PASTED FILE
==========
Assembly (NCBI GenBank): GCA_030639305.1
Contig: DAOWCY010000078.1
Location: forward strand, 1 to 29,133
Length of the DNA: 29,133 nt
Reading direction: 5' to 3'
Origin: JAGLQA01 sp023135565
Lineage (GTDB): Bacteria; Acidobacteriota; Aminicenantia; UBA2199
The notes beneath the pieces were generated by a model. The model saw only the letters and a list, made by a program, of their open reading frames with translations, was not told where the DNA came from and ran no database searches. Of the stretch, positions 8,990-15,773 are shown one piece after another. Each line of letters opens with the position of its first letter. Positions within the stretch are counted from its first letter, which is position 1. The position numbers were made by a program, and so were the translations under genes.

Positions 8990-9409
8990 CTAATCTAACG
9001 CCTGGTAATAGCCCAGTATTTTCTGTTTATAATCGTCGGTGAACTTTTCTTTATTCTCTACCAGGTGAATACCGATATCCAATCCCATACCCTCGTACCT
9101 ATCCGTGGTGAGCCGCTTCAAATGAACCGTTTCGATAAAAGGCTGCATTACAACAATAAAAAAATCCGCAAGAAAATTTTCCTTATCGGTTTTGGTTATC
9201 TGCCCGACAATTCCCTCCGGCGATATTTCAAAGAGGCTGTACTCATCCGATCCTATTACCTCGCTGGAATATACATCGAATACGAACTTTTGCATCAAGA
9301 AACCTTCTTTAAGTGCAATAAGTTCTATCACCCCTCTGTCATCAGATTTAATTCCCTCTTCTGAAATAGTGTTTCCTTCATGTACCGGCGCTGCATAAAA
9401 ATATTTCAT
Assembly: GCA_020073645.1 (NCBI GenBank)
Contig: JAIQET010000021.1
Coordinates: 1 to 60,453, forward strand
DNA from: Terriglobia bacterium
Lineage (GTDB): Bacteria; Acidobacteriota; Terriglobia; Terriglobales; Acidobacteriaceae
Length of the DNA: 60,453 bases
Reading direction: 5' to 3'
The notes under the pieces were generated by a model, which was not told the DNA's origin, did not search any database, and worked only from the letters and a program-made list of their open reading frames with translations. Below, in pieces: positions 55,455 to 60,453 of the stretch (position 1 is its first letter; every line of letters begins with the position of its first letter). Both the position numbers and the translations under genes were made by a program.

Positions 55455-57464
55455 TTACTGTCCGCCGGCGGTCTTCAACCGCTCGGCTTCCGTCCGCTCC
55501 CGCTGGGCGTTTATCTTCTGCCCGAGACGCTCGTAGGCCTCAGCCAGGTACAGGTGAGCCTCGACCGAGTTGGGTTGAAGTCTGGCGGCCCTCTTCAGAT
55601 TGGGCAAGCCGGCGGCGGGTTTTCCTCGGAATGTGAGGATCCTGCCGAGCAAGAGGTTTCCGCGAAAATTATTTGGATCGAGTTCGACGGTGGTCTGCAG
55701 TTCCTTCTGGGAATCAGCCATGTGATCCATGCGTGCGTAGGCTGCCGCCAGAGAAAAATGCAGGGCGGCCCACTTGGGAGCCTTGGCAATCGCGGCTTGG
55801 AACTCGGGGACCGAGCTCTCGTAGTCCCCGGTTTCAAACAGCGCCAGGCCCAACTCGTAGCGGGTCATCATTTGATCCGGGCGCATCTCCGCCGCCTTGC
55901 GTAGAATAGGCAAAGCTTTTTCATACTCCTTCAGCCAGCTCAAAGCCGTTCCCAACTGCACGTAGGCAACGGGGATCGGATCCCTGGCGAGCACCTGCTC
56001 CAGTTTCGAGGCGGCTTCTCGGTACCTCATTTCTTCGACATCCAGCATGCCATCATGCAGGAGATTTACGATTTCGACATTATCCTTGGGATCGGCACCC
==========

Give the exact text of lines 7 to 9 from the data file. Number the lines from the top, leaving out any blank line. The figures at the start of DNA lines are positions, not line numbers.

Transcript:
Lineage (GTDB): Bacteria; Acidobacteriota; Aminicenantia; UBA2199
The notes beneath the pieces were generated by a model. The model saw only the letters and a list, made by a program, of their open reading frames with translations, was not told where the DNA came from and ran no database searches. Of the stretch, positions 8,990-15,773 are shown one piece after another. Each line of letters opens with the position of its first letter. Positions within the stretch are counted from its first letter, which is position 1. The position numbers were made by a program, and so were the translations under genes.

Positions 8990-9409